Stepping in as a loan guarantor for those unable to avail a loan on their own is a serious financial commitment. Any default or delay in the repayment of the guaranteed loan can have a long-term impact on the financial health of the loan guarantor. Hence, it is important to take into consideration the following factors before stepping in as a loan guarantor.
The difference between a co-borrower and loan guarantor
Both co-borrowers and loan guarantors are responsible for repaying loans on time with their primary borrowers. However, most of the banks only allow close relations to be a co-borrower. On the contrary, anyone beyond the specified list of relations can become a loan guarantor. In case of a guaranteed joint loan, the repayment liability for the guarantor would only arise after the primary borrower and co-borrower(s) fail to honour the repayment commitment.
When do lenders ask for a loan guarantor?
Lenders usually ask a prospective borrower to loop in a loan guarantor when they are either unsure or not satisfied with the loan eligibility and/or repayment capacity of the primary borrower and their co-borrower. Lenders can ask for a loan guarantor for any type of secured and unsecured loans, depending on their risk evaluation and risk management policies.
Circumstances when lenders may demand a loan guarantor include higher loan amount, risky job profile or employer profile of the loan applicant, inadequate credit score of the loan applicant, primary borrower nearing or already beyond the cut-off age for loan applicants, etc.
Evaluating a loan guarantor
As in the case of primary borrower and loan co-applicant, lenders consider the income, credit score, repayment capacity, job and employer profile, etc. of the proposed guarantor while evaluating his eligibility as a guarantor of the proposed loan.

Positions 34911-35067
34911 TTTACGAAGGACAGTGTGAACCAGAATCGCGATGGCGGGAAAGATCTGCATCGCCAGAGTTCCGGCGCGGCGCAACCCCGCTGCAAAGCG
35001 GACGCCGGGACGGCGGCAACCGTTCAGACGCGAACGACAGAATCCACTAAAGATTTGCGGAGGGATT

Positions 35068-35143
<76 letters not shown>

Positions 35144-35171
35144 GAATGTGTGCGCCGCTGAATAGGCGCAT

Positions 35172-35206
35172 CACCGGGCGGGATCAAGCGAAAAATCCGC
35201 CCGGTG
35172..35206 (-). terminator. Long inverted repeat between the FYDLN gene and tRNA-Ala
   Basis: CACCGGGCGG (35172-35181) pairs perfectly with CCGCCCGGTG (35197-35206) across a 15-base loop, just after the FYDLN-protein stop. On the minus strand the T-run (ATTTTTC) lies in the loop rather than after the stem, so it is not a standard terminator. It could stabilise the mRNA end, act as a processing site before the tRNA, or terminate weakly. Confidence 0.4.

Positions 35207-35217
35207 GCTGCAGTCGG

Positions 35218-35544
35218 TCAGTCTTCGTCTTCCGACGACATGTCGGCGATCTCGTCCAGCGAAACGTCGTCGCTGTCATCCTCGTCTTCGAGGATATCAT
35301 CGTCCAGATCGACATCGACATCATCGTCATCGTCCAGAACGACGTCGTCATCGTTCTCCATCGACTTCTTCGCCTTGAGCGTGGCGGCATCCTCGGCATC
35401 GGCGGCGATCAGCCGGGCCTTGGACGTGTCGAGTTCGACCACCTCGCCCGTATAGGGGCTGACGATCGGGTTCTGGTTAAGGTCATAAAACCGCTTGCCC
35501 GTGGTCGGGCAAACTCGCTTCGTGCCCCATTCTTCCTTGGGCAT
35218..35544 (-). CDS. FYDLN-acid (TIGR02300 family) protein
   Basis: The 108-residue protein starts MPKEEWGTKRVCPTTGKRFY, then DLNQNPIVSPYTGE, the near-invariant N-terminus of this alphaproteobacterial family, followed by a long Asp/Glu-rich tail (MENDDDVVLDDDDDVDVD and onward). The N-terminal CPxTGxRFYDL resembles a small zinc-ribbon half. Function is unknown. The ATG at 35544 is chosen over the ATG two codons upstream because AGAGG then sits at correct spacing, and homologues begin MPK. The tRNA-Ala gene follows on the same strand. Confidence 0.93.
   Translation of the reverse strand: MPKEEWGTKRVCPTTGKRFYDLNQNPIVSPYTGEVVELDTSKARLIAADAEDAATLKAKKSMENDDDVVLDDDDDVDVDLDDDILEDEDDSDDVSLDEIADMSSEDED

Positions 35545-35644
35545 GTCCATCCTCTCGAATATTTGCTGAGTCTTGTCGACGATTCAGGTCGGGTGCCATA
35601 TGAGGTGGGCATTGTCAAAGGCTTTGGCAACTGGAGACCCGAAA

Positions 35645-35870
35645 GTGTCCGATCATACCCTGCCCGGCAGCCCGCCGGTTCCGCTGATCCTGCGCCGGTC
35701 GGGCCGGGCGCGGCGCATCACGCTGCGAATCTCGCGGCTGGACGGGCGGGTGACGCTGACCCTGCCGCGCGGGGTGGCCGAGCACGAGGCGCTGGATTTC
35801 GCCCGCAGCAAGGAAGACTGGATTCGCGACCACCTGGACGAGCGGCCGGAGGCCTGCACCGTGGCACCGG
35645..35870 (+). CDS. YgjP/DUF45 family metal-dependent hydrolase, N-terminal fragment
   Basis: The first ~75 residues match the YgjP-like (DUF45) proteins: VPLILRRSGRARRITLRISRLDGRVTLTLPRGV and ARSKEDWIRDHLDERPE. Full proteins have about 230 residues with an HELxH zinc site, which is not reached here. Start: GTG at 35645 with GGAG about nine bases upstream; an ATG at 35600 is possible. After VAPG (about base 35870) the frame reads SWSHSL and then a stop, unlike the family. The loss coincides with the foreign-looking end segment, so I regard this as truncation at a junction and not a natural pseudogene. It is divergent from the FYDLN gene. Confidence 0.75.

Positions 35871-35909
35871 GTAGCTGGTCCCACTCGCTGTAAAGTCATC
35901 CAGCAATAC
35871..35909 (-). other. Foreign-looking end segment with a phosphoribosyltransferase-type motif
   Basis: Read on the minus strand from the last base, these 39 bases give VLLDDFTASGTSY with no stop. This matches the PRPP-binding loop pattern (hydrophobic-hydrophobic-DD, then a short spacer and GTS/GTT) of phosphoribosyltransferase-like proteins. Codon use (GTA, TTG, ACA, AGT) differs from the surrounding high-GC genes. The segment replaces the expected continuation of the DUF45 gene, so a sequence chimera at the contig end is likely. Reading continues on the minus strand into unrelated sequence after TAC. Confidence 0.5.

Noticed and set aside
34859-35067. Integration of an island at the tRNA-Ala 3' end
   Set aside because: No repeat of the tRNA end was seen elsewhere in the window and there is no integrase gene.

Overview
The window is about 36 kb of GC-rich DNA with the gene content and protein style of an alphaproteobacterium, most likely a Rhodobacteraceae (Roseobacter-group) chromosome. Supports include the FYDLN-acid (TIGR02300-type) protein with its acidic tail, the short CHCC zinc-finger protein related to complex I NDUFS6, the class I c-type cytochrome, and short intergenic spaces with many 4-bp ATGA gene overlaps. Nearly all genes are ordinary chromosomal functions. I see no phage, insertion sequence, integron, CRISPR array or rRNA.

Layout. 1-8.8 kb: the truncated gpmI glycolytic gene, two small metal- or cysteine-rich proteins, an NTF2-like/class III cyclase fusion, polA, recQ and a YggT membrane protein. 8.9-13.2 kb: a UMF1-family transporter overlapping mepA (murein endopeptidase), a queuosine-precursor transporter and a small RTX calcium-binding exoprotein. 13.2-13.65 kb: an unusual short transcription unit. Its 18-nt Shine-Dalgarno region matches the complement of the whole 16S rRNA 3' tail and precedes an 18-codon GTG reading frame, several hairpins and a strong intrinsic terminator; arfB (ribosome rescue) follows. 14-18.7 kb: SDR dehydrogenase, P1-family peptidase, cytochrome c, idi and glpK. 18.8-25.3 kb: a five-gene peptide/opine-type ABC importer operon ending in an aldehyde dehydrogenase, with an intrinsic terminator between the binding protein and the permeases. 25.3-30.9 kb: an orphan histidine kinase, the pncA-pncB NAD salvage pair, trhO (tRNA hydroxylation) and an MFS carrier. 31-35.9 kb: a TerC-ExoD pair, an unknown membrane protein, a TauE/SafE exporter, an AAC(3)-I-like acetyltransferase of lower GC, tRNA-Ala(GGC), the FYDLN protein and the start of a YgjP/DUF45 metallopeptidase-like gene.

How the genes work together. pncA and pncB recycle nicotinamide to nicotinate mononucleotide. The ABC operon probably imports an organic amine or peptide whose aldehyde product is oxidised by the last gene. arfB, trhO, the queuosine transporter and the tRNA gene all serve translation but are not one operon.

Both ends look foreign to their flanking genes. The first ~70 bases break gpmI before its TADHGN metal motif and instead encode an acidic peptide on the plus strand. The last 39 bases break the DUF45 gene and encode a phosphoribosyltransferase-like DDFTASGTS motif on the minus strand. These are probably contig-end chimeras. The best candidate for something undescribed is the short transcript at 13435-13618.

Liabilities of becoming a loan guarantor
Stepping in as a loan guarantor makes you liable for timely loan repayments if the primary borrower and co-borrower(s) fail to do so. Whenever a default takes place, the lender can demand the loan guarantor to step in and repay not only the outstanding loan amount but also the applicable penal rates and charges incurred on unpaid dues.
Thus, those agreeing to step in as a loan guarantor should persuade the primary as well as co-applicants (if any), to go for a loan protection insurance plan. However, keep in mind that these insurance plans do not cover loan defaults. It will only cover the contingency arising due to the demise or disability of the primary/co-borrower of the loan.
Impact on the guarantor’s loan eligibility
Once an individual gets roped in as a loan guarantor, his loan eligibility gets reduced by the outstanding amount of the guaranteed loan. Lenders tend to consider the outstanding loan amount of guaranteed loans as contingent liabilities of the loan guarantor. Therefore, one should thoroughly assess probable financing requirement in the short and mid-term before committing himself to become a loan guarantor.
How it affects credit scores
Any form of default or delay in loan repayment by the primary borrower/co-borrower(s) can adversely impact the credit score of the loan guarantor as well. Thus, always evaluate the financial stability and discipline of the primary borrower and co-borrower(s), if applicable, before guaranteeing any loan.
Existing loan guarantors should make sure to closely track the repayment activities in the guaranteed loan account. Loan guarantors should also fetch their credit reports periodically, as any delay or default in the loan repayment will also reflect in their credit report.
Opting out from being a loan guarantor
After stepping in as a loan guarantor, one cannot withdraw from the existing responsibility until the lender and primary and co-borrower(s) are able to find a mutually acceptable new replacement for the original loan guarantor. This becomes another reason for loan guarantors to carefully assess their near and mid-term financial requirements before agreeing to commit loan guarantee.